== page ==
Two well-known (and related) measures of model complexity from statistics are the Akaike Information Criterion (AIC) and the Bayesian Information Criterion (BIC).

When might AIC = BIC?

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    $\begingroup$ You should try writing down the formulas and setting them equal to each other :) You will get the answer immediately. $\endgroup$ – guy Mar 14 at 13:18

As a reminder:

$$AIC = - 2 \log \mathcal{L}(\hat{\theta}|X)+2k $$

$$BIC = - 2 \log \mathcal{L}(\hat{\theta}|X)+k \ln(n)$$

So for what values of $n$ is $2 = \ln(n)$?

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    $\begingroup$ (+1) I noticed that for $BIC$ you write $\log$ and $\ln$ in the same expression. Is this distinction necessary? $\endgroup$ – Sycorax Mar 14 at 19:23
  • $\begingroup$ Both logarithms have $e$ as their basis. It is just that log-likelihood (instead of ln-likelihood) is the term we use to describe the natural logarithm of the likelihood. $\endgroup$ – Stats Mar 14 at 19:27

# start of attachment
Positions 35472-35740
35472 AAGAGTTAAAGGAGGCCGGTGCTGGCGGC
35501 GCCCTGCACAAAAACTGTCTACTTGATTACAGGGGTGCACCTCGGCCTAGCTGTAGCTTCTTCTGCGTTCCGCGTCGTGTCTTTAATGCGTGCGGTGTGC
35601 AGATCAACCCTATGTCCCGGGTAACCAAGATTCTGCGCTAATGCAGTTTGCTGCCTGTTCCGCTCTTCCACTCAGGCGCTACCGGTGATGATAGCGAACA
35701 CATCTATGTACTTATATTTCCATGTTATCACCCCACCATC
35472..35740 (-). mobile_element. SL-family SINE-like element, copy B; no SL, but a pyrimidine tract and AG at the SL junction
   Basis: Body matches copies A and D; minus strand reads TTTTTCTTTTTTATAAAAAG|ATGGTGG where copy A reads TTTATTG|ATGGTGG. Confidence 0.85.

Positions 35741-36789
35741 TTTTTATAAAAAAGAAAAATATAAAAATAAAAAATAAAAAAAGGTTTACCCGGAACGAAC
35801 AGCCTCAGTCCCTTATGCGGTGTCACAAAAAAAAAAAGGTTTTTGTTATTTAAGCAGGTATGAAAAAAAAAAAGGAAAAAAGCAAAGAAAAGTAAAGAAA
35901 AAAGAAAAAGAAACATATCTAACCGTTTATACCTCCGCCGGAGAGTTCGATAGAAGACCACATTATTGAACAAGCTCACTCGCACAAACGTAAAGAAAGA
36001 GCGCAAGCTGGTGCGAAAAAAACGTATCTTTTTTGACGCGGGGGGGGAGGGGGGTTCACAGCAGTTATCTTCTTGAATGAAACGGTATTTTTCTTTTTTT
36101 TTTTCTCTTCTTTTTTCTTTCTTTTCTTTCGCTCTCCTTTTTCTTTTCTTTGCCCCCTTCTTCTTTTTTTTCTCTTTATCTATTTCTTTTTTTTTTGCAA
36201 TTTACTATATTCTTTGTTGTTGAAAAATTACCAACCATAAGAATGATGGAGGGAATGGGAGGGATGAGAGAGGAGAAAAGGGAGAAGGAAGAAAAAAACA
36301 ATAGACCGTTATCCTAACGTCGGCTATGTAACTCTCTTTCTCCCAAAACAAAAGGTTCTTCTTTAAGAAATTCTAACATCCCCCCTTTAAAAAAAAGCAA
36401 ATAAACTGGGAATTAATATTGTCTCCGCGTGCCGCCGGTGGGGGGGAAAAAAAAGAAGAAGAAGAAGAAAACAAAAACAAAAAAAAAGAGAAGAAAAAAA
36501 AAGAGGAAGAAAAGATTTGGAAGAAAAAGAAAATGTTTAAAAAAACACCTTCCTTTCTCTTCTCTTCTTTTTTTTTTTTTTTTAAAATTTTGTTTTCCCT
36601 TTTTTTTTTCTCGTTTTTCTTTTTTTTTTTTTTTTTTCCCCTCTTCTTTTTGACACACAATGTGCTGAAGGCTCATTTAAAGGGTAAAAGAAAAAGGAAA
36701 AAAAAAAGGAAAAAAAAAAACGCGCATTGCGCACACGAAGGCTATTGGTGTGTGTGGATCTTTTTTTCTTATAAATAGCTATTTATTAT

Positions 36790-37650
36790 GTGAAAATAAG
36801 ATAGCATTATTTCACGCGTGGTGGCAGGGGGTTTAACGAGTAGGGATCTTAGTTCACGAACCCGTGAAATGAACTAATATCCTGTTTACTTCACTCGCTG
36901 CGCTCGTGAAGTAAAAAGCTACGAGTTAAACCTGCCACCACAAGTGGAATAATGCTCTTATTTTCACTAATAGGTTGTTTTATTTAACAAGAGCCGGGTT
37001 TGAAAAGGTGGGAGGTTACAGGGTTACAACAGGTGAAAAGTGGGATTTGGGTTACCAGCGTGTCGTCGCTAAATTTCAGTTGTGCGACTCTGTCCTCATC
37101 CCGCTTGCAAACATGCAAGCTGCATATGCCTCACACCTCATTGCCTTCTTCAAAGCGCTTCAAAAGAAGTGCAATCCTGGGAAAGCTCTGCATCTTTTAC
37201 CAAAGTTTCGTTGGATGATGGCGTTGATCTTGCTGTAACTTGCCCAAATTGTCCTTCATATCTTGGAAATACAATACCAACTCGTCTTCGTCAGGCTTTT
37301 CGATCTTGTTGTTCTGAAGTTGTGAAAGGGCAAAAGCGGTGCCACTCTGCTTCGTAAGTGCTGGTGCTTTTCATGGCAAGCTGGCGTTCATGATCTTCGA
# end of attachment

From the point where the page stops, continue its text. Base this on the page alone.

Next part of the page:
• $\begingroup$ @Sycorax: I guess it's to signify that for the $\log$ it really doesn't matter (as long as you're consistent) whereas for the $\ln$, well it has to be $e$. $\endgroup$ – Mehrdad Mar 15 at 0:37
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    $\begingroup$ But $n$ should be an integer, right? $\endgroup$ – innisfree Mar 15 at 5:44
  • $\begingroup$ @innisfree Not always. E.g., for generalized additive models the estimated degrees of freedom are usually not integers. $\endgroup$ – Roland Mar 15 at 7:12

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